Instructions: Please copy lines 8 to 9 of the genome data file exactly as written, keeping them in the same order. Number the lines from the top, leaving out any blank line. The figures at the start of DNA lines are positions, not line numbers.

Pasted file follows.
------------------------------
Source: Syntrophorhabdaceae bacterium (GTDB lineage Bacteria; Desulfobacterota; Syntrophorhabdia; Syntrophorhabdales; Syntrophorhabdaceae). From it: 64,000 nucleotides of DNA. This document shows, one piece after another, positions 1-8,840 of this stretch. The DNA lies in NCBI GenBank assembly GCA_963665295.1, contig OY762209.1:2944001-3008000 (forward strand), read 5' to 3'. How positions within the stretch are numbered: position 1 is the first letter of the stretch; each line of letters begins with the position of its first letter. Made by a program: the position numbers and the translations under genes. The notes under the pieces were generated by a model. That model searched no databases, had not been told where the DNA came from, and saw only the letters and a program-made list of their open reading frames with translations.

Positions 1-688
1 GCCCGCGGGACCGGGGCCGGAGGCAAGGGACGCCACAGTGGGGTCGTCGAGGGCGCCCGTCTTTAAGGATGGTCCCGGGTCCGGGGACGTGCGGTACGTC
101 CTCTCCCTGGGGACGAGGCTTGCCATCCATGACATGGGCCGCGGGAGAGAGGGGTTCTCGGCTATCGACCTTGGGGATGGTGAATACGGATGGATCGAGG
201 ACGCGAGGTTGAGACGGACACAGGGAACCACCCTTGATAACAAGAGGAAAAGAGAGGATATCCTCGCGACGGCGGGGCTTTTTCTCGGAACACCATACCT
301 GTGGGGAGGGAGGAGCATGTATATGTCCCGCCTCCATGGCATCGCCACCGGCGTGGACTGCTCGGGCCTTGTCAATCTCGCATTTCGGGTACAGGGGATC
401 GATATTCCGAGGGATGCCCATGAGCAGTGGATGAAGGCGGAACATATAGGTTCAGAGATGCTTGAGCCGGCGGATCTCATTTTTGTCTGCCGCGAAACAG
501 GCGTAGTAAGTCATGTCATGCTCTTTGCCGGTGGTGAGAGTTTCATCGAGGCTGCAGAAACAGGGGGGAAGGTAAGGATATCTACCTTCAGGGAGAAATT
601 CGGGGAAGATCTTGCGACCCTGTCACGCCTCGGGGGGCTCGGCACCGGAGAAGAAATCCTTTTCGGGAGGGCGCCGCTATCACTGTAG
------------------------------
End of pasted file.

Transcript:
501 GCGTAGTAAGTCATGTCATGCTCTTTGCCGGTGGTGAGAGTTTCATCGAGGCTGCAGAAACAGGGGGGAAGGTAAGGATATCTACCTTCAGGGAGAAATT
601 CGGGGAAGATCTTGCGACCCTGTCACGCCTCGGGGGGCTCGGCACCGGAGAAGAAATCCTTTTCGGGAGGGCGCCGCTATCACTGTAG